BEFORE I arrived in Australia I’d been told many times I would never see anywhere else like it.
And, in only my second day, standing on a secluded and rugged bay overlooking the shimmering blue water of the Indian Ocean, I couldn’t help but agree.
We were on Rottnest Island, a truly unique beauty spot just a half-hour ferry ride off the coast of Fremantle in Western Australia.
Artefacts found on the island date back tens of thousands of years, making it of special significance to Aboriginal communities.
Today, it is a holiday paradise offering world-class beaches, walking and cycling trails, water activities and alfresco dining.
We spent a sun-kissed Sunday afternoon here, but it could easily have been a longer visit. We made the most of the time we had by taking a bus tour round the car-free island, every turn in the road revealing another incredible vista.
As beautiful as it is, there is something even more special about Rottnest Island.
It comes in the form of the adorable quokka, a cat-sized marsupial with kangaroo-like limbs and one of the cutest faces you’re ever likely to stumble across.
And with around 10,000 of these little guys running around Rottnest, stumble across them you will.
It’s hard to avoid getting up close to the pint-sized roos and the wee posers have been known to appear in a selfie or two.
Back on the mainland, Fremantle must be one of the most laid-back cities in the world. Even its truncated name, Freo, sounds suitably chilled.
It was the perfect place to relax and recharge, fuelling up on sourdough toast and vegemite in one of the many bustling eateries or taking a walk along the beautiful Bathers Beach.
The compact city centre, a mix of nostalgic and bohemian, is a delightful mish-mash of architecture housing all manner of independent shops and bars.
But the focal point of the city is the Fishing Boat Harbour.
It’s Australia’s largest small boat harbour, built in 1919 and still base to a wide range of commercial fishing vessels.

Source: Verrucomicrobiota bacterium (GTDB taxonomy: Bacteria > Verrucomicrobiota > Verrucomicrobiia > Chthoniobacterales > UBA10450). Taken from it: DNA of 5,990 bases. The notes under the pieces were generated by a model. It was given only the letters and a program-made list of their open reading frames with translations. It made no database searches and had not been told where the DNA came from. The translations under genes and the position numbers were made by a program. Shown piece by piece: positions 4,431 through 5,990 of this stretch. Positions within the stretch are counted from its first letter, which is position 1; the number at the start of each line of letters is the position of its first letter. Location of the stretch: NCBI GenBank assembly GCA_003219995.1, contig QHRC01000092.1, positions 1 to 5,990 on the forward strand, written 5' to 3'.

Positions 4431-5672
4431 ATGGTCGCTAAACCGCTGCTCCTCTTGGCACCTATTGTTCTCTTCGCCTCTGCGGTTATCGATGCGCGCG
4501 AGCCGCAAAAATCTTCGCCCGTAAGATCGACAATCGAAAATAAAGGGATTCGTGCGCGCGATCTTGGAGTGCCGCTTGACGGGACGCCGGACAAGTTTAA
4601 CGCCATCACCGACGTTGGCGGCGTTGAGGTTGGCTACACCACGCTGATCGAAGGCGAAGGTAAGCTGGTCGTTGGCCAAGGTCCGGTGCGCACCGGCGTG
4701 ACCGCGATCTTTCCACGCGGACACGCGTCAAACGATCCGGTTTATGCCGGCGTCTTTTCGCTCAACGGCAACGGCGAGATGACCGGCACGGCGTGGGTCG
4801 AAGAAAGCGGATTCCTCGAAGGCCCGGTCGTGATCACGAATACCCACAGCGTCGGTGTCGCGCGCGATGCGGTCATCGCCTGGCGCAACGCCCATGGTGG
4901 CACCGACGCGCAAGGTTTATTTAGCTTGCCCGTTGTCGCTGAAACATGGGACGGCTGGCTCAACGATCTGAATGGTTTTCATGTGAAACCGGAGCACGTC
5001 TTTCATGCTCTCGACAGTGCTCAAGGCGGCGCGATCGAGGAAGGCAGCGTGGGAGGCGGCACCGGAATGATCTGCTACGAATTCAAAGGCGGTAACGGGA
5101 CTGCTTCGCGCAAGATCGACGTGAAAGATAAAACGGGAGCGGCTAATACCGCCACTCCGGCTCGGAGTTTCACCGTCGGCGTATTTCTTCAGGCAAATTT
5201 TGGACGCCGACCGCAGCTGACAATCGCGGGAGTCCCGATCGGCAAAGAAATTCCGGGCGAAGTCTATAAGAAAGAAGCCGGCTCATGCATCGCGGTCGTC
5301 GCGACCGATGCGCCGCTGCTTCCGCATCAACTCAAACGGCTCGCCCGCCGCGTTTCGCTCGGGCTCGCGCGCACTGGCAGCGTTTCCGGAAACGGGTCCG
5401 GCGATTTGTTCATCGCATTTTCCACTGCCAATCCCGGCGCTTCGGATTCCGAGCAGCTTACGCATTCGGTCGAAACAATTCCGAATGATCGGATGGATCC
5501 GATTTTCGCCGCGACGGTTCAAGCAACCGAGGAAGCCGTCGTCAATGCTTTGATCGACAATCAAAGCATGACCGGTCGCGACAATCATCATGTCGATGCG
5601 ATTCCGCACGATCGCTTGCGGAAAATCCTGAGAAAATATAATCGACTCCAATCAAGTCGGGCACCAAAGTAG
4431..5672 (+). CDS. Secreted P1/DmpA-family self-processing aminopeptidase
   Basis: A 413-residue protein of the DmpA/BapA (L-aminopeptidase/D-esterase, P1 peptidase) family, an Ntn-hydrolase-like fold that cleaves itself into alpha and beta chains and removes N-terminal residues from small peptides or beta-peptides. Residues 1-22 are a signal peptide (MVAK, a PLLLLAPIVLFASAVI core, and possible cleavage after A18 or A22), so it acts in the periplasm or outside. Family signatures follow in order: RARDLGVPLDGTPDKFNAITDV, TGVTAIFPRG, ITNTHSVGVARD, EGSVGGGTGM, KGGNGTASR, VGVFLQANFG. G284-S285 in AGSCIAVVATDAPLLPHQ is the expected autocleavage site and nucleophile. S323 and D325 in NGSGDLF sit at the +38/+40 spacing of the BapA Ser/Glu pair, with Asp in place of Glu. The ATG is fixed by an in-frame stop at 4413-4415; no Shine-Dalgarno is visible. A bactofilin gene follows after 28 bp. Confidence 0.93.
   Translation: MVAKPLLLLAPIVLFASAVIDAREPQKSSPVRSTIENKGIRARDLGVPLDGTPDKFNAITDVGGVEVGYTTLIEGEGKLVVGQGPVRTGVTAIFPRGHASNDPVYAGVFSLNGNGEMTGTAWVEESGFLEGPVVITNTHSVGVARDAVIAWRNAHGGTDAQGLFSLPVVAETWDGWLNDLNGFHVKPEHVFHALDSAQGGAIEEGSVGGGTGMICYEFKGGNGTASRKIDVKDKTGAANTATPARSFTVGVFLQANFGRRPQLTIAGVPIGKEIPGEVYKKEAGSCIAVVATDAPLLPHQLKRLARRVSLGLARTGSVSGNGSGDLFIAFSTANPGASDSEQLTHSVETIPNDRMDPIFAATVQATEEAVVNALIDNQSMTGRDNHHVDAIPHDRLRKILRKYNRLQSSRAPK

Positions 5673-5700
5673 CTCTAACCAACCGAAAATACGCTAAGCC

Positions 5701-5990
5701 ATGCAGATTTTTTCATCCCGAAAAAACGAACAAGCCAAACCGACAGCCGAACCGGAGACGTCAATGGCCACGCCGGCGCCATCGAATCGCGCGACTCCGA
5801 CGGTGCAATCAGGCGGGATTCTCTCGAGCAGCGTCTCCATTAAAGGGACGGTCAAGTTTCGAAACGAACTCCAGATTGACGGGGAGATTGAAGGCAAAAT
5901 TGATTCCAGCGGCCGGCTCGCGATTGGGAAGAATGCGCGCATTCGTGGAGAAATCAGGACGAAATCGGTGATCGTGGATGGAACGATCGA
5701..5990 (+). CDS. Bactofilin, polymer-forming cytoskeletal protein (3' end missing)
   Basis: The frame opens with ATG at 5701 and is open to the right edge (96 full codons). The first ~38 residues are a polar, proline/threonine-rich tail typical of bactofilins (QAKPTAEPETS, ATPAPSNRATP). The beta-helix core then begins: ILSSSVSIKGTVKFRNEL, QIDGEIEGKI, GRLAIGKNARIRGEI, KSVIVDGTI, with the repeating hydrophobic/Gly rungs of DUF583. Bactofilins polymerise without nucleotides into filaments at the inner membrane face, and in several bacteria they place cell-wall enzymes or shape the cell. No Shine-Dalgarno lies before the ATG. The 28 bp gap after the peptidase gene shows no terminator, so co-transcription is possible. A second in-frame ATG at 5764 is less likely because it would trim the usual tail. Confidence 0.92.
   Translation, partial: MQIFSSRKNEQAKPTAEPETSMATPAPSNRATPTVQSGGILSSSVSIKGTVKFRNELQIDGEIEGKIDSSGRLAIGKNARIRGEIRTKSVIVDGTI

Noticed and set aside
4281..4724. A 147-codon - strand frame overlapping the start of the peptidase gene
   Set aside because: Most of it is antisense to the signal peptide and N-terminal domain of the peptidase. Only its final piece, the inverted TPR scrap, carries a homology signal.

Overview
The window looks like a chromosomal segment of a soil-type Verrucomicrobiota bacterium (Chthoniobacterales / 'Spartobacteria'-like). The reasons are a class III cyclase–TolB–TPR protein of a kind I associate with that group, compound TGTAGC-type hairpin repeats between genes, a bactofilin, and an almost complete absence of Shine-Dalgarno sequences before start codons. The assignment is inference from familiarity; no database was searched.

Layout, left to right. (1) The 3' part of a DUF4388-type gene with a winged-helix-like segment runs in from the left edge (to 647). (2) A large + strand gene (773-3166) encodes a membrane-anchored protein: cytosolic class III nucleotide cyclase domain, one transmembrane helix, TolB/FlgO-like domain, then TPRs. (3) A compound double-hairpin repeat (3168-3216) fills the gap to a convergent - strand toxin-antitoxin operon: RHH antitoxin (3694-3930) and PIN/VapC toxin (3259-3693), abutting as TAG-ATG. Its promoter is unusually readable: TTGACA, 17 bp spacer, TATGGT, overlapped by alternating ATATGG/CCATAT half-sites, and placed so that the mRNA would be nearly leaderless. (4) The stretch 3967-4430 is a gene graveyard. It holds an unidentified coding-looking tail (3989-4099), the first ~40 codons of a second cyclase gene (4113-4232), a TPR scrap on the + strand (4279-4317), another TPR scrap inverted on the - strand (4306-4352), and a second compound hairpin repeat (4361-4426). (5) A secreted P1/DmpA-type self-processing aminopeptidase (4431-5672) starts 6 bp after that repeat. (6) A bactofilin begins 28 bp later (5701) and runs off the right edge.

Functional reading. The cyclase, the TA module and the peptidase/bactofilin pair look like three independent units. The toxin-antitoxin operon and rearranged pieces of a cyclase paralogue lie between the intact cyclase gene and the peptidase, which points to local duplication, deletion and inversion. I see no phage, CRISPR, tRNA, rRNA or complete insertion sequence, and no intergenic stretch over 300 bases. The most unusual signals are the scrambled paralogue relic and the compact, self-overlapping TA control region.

It is also home to dozens of restaurants and pubs, including the popular Little Creatures Brewery, as well as a museum and numerous sculptures by the renowned Greg James which represent and celebrate the city’s fishing heritage.
There is one particular Greg James statue that, as music fans from Scotland, we were most interested to see.
The sculpture of Bon Scott, the late AC/DC singer from Kirriemuir who emigrated to Fremantle at a young age, captures him in his famous rock star pose and is one of Freo’s most popular photo spots.
There are two more must-dos in Fremantle.
The buzzing Fremantle Market, housed in a striking heritage building and featuring more than 150 stalls selling fresh produce, clothes and gifts. And also Fremantle Prison, which is Western Australia’s only World Heritage-listed building.
Built by convicts in the 1850s, it was only decommissioned as a maximum security jail in 1991 and is now open for visitors to explore the cells and investigate the dank, underground tunnels.
Perth, a 30-minute drive away, is Western Australia’s largest city and the fourth most populated in the country. But despite its size, we felt it was in Freo’s shade.
That’s not to say it doesn’t have its attractions, but it does feel like a very business-orientated city.
We took a walk through Kings Park. At 400 hectares, it’s one of the largest inner city parks in the world and is visited by more than six million people every year.
A mixture of grassed parkland, botanical gardens and natural bushland on Mount Eliza, with a beautiful war memorial and a treetop walkway, it’s well worth a visit, especially if you time it to watch the sun setting over the water.
Down near the quay is The Bell Tower, which includes 12 bells dating back to the 14th Century from London church St Martins In The Fields, offering not only great views but the opportunity to chime a bell yourself.
Unfortunately, the bell was also ringing to indicate our time was up on the west coast.